2. Investing News

    Icahn's Bet on Cheniere Energy: Should You Follow?

    Investing legend Carl Icahn continues to lose money on Cheniere Energy, but he's increasing his stake. Should you follow his lead?
  3. Stock Analysis

    Analyzing Google's Return on Equity (ROE) (GOOGL)

    Learn about Alphabet's return on equity. How has its ROE changed over time, how does it compare to its peers and what factors are driving ROE for the company?
  4. Investing News

    Is Buffett's Bet on Oil Right for You? (XOM, PSX)

    Oil stocks are getting trounced, but Warren Buffett still likes one of them. Should you follow the leader?
  5. Investing News

    Chipotle Served with Criminal Probe

    Chipotle's beat muted expectations and got a clear bill from the CDC, but it now appears that an investigation into its E.coli breakout has expanded.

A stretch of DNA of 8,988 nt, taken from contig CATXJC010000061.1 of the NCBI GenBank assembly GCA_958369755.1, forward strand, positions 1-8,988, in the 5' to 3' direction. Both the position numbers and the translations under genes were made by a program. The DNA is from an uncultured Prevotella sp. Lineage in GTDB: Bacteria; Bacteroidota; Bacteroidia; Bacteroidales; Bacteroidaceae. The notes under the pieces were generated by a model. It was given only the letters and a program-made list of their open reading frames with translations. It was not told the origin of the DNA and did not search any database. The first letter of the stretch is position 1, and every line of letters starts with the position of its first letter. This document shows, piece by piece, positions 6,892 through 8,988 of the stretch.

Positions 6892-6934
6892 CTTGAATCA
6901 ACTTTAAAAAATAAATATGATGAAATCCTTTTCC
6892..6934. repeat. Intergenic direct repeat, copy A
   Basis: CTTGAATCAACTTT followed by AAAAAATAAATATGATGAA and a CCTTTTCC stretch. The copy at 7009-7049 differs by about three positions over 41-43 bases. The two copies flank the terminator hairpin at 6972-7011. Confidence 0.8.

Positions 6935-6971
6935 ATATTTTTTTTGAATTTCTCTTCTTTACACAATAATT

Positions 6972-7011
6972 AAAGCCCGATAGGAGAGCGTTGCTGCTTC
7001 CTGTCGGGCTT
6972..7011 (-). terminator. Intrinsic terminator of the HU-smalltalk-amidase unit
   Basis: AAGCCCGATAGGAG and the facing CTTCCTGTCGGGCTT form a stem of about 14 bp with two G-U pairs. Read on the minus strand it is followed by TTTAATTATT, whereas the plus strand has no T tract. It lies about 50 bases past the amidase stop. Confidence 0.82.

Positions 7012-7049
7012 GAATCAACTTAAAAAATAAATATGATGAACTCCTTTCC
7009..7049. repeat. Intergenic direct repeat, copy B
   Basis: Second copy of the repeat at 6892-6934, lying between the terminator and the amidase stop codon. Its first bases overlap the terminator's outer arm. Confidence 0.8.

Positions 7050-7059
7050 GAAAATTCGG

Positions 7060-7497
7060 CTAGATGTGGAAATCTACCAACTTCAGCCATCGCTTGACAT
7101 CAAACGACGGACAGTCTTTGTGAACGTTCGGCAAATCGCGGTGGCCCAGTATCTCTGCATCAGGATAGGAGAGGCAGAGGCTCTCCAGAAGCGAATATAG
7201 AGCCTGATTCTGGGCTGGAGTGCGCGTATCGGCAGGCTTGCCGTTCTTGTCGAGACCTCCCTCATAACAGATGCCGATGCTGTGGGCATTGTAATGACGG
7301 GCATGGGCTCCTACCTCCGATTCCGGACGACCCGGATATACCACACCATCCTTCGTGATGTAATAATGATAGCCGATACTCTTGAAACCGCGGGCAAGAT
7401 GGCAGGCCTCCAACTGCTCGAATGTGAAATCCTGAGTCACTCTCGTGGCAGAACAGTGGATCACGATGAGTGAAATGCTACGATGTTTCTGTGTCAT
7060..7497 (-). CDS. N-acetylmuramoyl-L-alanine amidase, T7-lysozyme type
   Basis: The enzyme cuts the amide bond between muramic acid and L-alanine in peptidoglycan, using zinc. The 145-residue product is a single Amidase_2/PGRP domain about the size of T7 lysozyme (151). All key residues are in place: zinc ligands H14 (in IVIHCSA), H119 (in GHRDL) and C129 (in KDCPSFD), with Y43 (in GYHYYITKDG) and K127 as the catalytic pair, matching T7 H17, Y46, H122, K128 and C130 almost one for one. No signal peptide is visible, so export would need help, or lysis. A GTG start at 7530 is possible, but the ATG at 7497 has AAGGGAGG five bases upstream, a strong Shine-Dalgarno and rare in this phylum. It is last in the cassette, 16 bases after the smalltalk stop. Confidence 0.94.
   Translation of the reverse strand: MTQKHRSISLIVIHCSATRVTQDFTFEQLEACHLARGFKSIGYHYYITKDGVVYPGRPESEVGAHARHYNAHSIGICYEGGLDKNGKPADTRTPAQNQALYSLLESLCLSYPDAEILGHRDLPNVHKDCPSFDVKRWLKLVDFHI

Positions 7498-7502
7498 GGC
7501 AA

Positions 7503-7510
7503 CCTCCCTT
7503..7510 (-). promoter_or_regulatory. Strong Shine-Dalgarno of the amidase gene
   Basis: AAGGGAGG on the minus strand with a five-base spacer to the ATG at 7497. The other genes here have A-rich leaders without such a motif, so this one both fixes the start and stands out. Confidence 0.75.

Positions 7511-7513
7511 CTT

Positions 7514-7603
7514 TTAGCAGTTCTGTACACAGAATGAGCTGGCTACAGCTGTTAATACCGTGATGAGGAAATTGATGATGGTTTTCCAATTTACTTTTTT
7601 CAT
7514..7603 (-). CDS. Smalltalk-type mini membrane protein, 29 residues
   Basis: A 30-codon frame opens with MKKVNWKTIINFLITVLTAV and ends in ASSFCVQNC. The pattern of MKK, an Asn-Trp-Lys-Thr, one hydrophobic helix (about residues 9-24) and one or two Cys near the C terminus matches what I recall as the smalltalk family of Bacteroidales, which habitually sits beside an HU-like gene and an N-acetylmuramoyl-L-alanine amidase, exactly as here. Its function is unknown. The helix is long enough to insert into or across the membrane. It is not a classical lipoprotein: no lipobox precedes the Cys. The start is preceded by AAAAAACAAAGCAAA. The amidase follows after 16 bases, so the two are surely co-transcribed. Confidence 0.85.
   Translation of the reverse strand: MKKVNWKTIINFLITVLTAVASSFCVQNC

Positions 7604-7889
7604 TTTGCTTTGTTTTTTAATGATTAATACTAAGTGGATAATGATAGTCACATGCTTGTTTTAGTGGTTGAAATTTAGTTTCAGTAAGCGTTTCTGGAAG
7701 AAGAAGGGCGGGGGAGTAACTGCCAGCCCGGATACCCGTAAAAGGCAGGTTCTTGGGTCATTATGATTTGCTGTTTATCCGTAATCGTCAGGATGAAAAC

6. Stock Analysis

    Analyzing Sprint Corp's Return on Equity (ROE) (S)

    Learn about Sprint's return on equity. Find out why its ROE is negative and how asset turnover and financial leverage impact ROE relative to Sprint's peers.
  7. Stock Analysis

    Why Alphabet is the Best of the 'FANGs' for 2016

    Alphabet just impressed the street, but is it the best FANG stock?
  8. Investing News

    A 2016 Outlook: What January 2009 Can Teach Us

    January 2009 and January 2016 were similar from an investment standpoint, but from a forward-looking perspective, they were very different.
  9. Mutual Funds & ETFs

    3 Vanguard Equity Fund Underperformers

    Discover three funds from Vanguard Group that consistently underperform their indexes. Learn how consistent most Vanguard low-fee funds are at matching their indexes.